A site dedicated to all enthusiasts of Classic Style Banjo
I was raised by a pack of wolves, deep in the forests of Nawthern Alabama...
Ok, perhaps not. I'm told we were a "normal" family...if having an airplane in your garage (sometimes running the engine in the front yard) is normal. We did finish restoring it (a J-3C Piper Cub) and I soloed in it, etc.
I'm an engineering type, working on spare parts for Helicopter stuff, 8 to 5, weekdays. My wife, the inimitable Miz Diane also works with the Helicopter groups, albeit in the contracting and acquisitions end.
I have been playing the banjo since 1979, when I was taught "Cripple Creek" (Scruggs Style) by my now longtime friend, Patrick Camp. Although I started out on the Bluegrass end of things, one of the first tunes I learnt was an 1877 arrangement of "Spanish Fandango" published in "Banjo Newsletter" in the late 1970's. It was another 10 yrs before I attempted another Classic Banjo tune (or even knew what one was).
In 1992, I attended the "Tennessee Banjo Institute" in Lebanon, TN...meeting the likes of Clarke Buehling, Bill Morris, Chris Sands and Eli Kaufman...and listening to them play Classic Banjo. Their performances (and the cassettes I purchased from them) led me down the crooked path of the Classic banjo from then until now.
I have a lot of hobbies...but most have gone by the wayside for Banjo stuff. I have been collecting Banjo Sheet music since the 1980's and have scads of it stashed in boxes in my "music room", along with quite a few banjos...some vintage, some new, some 4-string, mostly 5-string, some are just banjos I got for a song.
I have been actively procuring the materials and equipment to produce my own banjos when I retire. I recently purchased the estate of a local luthier who specialized in producing somewhat illicit reproductions of a well-known banjo manufacturer. Lots of tools and bits and a huge pile of great wood. I've been woodworking since I was a kid and I've started several banjos...discovering my great talent is not finishing projects. ;-)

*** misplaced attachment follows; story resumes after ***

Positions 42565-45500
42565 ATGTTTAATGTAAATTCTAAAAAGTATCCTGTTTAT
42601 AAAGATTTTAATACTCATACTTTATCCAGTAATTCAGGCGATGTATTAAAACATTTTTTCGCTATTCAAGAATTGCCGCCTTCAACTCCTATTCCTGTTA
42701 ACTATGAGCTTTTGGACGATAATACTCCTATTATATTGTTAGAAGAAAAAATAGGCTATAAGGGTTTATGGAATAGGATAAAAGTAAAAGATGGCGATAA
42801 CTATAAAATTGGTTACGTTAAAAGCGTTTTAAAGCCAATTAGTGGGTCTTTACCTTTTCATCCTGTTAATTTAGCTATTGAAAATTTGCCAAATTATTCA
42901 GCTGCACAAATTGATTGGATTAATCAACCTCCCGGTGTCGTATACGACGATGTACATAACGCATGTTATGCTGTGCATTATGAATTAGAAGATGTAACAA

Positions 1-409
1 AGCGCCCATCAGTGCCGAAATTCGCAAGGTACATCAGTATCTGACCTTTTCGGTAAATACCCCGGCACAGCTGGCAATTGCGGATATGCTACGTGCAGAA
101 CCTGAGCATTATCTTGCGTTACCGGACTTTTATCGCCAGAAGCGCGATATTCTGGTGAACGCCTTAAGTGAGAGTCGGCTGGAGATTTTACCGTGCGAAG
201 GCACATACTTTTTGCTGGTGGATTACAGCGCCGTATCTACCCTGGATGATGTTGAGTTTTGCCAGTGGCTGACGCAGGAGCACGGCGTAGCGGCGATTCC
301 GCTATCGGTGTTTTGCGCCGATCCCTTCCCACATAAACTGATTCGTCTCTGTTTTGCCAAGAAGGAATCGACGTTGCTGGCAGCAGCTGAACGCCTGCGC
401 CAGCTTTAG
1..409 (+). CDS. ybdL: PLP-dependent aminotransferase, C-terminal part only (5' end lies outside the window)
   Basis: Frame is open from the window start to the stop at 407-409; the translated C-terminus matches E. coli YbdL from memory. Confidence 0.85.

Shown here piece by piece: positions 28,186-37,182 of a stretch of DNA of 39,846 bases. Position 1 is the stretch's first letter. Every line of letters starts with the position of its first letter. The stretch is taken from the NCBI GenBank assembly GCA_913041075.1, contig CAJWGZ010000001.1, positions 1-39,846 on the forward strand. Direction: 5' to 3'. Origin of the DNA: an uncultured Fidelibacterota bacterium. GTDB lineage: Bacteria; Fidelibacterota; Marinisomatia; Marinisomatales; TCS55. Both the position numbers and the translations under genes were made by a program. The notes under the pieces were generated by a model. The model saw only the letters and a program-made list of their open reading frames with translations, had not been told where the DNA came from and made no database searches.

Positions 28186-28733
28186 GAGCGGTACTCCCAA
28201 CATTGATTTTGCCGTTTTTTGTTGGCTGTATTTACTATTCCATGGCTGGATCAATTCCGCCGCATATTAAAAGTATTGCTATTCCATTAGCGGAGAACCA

I have recently adopted the motto of John Steinbeck: Ad Astra Per Alas Porci. Seems to fit me!
I nicked a box full of crumbly old sheet music offa ebay a week or so ago. Paid about $0.80 ea with shipping. See attached list for the titles, etc.
All of this stuff is American, pre 1900 and in A notation. Amazingly, not many duplicates (whew!) for me. Sure, some obvious ones like Darkey's Awakening, On The Mill Dam, Queen of the Forest, etc. However, there are a couple of previously unknown publishers (two female!) and nearly the entire output of a previously unknown (to me) New…Continue
Posted on August 8, 2012 at 1:54 — 5 Comments
Yesterday, I drove 2.5 hrs up to the Nashville, TN area for BUW (Breaking Up Winter). BUW is an Old-Time festival that has been held the first weekend in March for the past 15 or so years at a small State Park in Lebanon, TN (Cedars Of Lebanon State Park, no less).
This "festival" (it is really just an excuse to gather OT players and have an extended jam) is one of those places where you meet old friends, play a lot of music and unwind. I usually take a pile of banjos and spend a bit…Continue
Posted on March 4, 2012 at 16:04 — 2 Comments
I saw this title in the random view in the new Music Library here...and knew exactly what it referenced...and knew I had to hear it.
Here's the cover art from the original piano score:
"Scorchers" were bicyclists of the 1880-1900 period who rode as fast as possible…Continue
Posted on January 16, 2012 at 1:00 — 3 Comments